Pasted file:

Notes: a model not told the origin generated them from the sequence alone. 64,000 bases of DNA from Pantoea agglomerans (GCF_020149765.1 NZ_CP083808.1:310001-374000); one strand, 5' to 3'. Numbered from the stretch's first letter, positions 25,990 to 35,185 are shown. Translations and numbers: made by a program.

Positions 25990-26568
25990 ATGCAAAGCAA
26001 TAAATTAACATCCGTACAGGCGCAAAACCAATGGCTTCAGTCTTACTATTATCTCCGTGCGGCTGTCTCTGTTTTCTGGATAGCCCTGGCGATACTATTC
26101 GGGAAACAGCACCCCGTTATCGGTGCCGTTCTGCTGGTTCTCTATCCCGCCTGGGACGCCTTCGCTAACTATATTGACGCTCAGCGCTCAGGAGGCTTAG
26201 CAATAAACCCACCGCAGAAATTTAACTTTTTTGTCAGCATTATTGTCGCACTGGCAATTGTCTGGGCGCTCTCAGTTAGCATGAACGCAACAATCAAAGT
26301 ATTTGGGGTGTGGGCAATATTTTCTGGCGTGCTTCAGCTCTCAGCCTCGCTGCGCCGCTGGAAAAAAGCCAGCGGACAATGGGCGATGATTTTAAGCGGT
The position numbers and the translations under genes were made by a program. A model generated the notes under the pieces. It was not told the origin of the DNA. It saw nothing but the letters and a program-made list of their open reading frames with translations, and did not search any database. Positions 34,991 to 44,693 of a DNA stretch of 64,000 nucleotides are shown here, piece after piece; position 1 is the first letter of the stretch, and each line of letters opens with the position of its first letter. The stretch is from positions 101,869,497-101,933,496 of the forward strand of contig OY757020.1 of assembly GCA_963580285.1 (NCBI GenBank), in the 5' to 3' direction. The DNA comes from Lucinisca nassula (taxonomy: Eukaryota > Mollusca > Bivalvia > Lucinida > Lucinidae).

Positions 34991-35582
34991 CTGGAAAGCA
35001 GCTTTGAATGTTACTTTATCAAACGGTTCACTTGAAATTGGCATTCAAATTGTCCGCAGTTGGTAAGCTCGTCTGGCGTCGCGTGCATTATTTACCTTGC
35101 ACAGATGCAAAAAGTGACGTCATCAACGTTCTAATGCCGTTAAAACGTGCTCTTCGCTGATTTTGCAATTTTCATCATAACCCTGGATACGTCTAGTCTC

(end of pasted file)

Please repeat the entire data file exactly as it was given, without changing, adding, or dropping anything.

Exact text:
Notes: a model not told the origin generated them from the sequence alone. 64,000 bases of DNA from Pantoea agglomerans (GCF_020149765.1 NZ_CP083808.1:310001-374000); one strand, 5' to 3'. Numbered from the stretch's first letter, positions 25,990 to 35,185 are shown. Translations and numbers: made by a program.

Positions 25990-26568
25990 ATGCAAAGCAA
26001 TAAATTAACATCCGTACAGGCGCAAAACCAATGGCTTCAGTCTTACTATTATCTCCGTGCGGCTGTCTCTGTTTTCTGGATAGCCCTGGCGATACTATTC
26101 GGGAAACAGCACCCCGTTATCGGTGCCGTTCTGCTGGTTCTCTATCCCGCCTGGGACGCCTTCGCTAACTATATTGACGCTCAGCGCTCAGGAGGCTTAG
26201 CAATAAACCCACCGCAGAAATTTAACTTTTTTGTCAGCATTATTGTCGCACTGGCAATTGTCTGGGCGCTCTCAGTTAGCATGAACGCAACAATCAAAGT
26301 ATTTGGGGTGTGGGCAATATTTTCTGGCGTGCTTCAGCTCTCAGCCTCGCTGCGCCGCTGGAAAAAAGCCAGCGGACAATGGGCGATGATTTTAAGCGGT
The position numbers and the translations under genes were made by a program. A model generated the notes under the pieces. It was not told the origin of the DNA. It saw nothing but the letters and a program-made list of their open reading frames with translations, and did not search any database. Positions 34,991 to 44,693 of a DNA stretch of 64,000 nucleotides are shown here, piece after piece; position 1 is the first letter of the stretch, and each line of letters opens with the position of its first letter. The stretch is from positions 101,869,497-101,933,496 of the forward strand of contig OY757020.1 of assembly GCA_963580285.1 (NCBI GenBank), in the 5' to 3' direction. The DNA comes from Lucinisca nassula (taxonomy: Eukaryota > Mollusca > Bivalvia > Lucinida > Lucinidae).

Positions 34991-35582
34991 CTGGAAAGCA
35001 GCTTTGAATGTTACTTTATCAAACGGTTCACTTGAAATTGGCATTCAAATTGTCCGCAGTTGGTAAGCTCGTCTGGCGTCGCGTGCATTATTTACCTTGC
35101 ACAGATGCAAAAAGTGACGTCATCAACGTTCTAATGCCGTTAAAACGTGCTCTTCGCTGATTTTGCAATTTTCATCATAACCCTGGATACGTCTAGTCTC